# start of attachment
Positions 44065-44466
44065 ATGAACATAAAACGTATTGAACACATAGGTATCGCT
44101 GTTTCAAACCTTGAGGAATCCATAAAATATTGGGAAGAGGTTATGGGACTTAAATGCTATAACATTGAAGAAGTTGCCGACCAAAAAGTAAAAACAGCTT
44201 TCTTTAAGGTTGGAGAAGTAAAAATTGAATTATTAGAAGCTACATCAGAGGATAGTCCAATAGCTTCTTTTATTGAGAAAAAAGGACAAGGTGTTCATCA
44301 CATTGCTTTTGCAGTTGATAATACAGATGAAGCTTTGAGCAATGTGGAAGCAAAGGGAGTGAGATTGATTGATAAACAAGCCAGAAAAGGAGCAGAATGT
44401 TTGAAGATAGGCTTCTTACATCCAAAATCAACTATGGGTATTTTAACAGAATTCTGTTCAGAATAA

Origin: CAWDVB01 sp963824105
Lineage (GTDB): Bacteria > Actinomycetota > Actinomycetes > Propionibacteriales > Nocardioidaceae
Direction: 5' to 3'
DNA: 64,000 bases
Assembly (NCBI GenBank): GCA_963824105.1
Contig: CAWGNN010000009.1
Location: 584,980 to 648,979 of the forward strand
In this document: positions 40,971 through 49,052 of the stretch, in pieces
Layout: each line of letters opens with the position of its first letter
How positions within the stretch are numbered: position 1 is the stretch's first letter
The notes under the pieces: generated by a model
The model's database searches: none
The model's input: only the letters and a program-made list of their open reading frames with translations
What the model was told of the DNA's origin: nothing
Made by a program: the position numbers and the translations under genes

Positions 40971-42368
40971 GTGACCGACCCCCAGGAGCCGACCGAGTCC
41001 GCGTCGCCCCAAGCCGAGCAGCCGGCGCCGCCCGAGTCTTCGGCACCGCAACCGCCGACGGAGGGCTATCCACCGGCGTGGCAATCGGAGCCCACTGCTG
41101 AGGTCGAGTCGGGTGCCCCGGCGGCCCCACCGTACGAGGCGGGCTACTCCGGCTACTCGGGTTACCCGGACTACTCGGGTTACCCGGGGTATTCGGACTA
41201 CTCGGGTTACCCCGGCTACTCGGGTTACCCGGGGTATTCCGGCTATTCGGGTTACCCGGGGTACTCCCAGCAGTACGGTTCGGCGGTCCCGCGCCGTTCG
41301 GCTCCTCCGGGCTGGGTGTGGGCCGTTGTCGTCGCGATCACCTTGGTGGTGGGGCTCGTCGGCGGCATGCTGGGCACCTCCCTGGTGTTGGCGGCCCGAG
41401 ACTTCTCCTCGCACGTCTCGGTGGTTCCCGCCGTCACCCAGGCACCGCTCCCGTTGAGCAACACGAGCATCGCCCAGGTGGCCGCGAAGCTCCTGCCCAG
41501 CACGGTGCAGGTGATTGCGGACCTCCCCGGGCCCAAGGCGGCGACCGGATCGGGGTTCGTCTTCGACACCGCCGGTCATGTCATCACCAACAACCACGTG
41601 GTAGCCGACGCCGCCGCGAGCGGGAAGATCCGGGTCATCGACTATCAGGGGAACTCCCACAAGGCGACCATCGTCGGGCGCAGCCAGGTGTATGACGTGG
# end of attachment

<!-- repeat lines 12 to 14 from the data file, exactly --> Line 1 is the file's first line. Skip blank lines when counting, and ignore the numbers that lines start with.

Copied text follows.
Contig: CAWGNN010000009.1
Location: 584,980 to 648,979 of the forward strand
In this document: positions 40,971 through 49,052 of the stretch, in pieces